Scientists say coronovirus can infect the heart cells of Kovid-19 patients

Scientists say coronovirus can infect the heart cells of Kovid-19 patients

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LOS ANGELES: Researchers, including people of Indian origin, have shown that novel coronovirus can infect lab-enhanced cardiac muscle cells, indicating that the virus is a direct heart infection in Kovid-19 patients. May cause.
The study, published in the journal Cell Reports Medicine, was based on experiments conducted in laboratory-developed heart muscle cells that originated from unspecified human stem cells.
Arun Sharma, co-author of the Cedar-Sinai board study, said, “We have not only revealed that these stem cell-derived heart cells are susceptible to infection by novel coronaviruses, but that the virus has been found in heart muscle cells Can also be sharply divided. ” Governors Regenerative Medicine Institute in America.
“More important, infected heart cells showed a change in their ability to beat after 72 hours of infection,” Sharma said.
Although many Kovid-19 patients experience heart problems, scientists said the reasons for these symptoms are not entirely clear.
He said that all have been implicated as a result of pre-existing cardiac conditions, or inflammation and infection from lack of oxygen.
According to scientists, only limited evidence is available that the novel coronavirus, SARS-CoV-2, directly infects individual muscle cells of the heart.
The current study showed that SARS-CoV-2 can infect heart cells derived from human stem cells and alter how genes in these cells helped to make proteins.
Based on this observation, scientists confirmed that human heart cells could be actively infected by the virus to activate innate cellular “defense mechanisms” in an effort to help clean up the virus.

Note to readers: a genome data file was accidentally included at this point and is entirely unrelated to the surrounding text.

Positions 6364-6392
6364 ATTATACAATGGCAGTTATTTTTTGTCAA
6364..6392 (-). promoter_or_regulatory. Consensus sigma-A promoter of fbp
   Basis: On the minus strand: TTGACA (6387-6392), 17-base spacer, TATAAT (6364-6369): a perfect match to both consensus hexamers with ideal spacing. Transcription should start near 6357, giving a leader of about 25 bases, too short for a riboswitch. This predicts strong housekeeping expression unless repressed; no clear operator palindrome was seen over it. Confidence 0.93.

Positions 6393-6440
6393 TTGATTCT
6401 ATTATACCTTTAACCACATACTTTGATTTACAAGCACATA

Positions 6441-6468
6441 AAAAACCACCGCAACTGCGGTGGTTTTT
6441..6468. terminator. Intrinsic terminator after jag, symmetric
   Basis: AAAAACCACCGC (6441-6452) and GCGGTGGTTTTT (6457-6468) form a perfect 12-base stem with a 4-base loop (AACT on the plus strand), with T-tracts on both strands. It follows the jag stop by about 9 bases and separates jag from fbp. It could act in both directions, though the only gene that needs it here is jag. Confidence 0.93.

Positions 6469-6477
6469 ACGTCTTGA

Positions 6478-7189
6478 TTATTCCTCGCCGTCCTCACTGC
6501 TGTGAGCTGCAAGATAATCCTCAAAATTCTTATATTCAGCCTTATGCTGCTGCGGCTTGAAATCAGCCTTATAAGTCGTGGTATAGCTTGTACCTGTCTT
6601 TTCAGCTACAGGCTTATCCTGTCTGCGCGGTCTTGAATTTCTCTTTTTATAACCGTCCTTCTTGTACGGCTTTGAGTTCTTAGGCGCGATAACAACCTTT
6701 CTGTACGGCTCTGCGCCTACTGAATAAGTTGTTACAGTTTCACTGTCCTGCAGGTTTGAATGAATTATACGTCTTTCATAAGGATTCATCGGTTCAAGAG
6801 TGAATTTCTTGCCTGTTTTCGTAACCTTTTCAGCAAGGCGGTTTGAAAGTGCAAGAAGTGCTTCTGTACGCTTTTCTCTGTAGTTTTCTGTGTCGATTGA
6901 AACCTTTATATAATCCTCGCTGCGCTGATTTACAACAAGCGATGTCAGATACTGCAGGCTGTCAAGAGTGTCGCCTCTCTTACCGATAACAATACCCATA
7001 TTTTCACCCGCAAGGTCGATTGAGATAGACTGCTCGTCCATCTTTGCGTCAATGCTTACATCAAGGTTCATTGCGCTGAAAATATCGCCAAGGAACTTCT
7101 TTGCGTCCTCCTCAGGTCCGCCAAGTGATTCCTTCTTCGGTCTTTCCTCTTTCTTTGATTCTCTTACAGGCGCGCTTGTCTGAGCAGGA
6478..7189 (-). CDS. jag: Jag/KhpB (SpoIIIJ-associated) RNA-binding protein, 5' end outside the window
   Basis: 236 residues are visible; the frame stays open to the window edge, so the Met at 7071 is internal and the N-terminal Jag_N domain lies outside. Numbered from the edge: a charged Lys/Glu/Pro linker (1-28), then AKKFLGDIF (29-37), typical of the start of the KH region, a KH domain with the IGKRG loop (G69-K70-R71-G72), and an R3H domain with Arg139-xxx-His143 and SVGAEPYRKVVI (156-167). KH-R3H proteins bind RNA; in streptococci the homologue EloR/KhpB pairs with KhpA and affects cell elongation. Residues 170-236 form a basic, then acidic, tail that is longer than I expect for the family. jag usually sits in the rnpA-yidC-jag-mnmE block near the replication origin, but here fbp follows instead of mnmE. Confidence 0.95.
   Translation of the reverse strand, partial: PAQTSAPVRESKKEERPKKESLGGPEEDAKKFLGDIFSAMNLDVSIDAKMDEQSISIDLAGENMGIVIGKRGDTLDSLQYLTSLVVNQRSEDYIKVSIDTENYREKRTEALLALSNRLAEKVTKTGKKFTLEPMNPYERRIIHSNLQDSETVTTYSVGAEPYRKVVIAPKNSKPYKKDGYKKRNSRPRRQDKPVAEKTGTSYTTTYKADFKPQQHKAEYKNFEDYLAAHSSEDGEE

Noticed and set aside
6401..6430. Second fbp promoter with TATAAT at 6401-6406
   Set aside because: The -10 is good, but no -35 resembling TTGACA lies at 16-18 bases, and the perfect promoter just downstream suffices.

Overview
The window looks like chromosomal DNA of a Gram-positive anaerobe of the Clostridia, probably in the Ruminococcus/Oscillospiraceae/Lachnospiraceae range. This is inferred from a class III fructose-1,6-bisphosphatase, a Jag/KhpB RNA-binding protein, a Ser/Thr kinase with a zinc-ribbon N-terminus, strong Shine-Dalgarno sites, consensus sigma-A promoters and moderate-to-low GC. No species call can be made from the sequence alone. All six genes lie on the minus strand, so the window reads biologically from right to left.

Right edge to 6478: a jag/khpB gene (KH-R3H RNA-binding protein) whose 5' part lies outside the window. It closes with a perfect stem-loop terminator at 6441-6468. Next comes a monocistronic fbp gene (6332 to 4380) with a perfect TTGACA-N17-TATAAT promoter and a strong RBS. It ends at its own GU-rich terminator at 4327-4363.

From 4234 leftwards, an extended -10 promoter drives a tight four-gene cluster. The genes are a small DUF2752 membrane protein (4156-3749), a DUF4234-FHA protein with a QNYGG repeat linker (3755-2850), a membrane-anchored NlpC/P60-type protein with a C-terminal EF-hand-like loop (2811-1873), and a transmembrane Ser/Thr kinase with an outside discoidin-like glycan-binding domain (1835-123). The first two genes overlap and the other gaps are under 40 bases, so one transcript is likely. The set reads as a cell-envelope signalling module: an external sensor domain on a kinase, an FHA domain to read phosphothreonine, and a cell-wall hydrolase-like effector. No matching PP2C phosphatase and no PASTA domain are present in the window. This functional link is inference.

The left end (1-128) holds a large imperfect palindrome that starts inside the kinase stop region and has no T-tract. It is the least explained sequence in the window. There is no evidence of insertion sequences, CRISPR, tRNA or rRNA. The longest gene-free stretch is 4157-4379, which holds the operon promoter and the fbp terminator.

Citing the study’s limitations, he said that these findings are not a perfect replica of what is happening in the human body because the research was done in laboratory-developed heart cells.
However, this knowledge may help investigators use stem cell-derived heart cells as a screening platform to identify new antiviral compounds that can reduce cardiac viral infections, study co-author Clive Svendson Believes.
“Viral epidemics are defined primarily by respiratory symptoms, but there are also cardiac failures, including arrhythmia, heart failure, and viral myocarditis,” said Svensen, director of the Regenerative Medicine Institute.
“While this may be the result of large-scale inflammation in response to the virus, our data suggest that the virus in Kovid-19 may also directly affect the heart,” Svendson said.
Scientists also found that treatment with an antibody protein could lock on the human cell surface receptor ACE2 – a known SARS-CoV-2 ‘gateway’ in cells.
According to the researchers, antibody treatment was able to blunt viral replication on laboratory-grown heart cells, suggesting that the ACE2 receptor may be used by the virus to enter human heart muscle cells.
“By blocking the ACE2 protein with an antibody, the virus is not able to readily bind the ACE2 protein, and thus cannot easily enter the cell,” Sharma said.
“This not only helps us understand how this virus functions, but also explains the therapeutic approach that it can be used as a potential treatment for SARS-CoV-2 infection,” he said.
In the study, researchers also used human-induced pluripotent stem cells, or iPSS, a type of unspecified cells grown in the laboratory from a person’s blood or skin cells.
He said that IPSCs can make any type of cell found in the body, carrying the genetic material of each person.
According to scientists, tissue-specific cells made in this way are used for research, and for creating and testing potential disease treatments.
“It is plausible that direct infection of heart muscle cells can contribute to Kovid-related heart disease,” said Eduardo Marban, executive director of the Smit Heart Institute in the US, and co-authored the study.
“This important experimental system can be useful for understanding differences in disease processes of related coronaviral pathogens, SARS and MERS,” said Vaithilingaraja Arumugaswamy, another co-author of the study from the University of California Los Angeles in the US.

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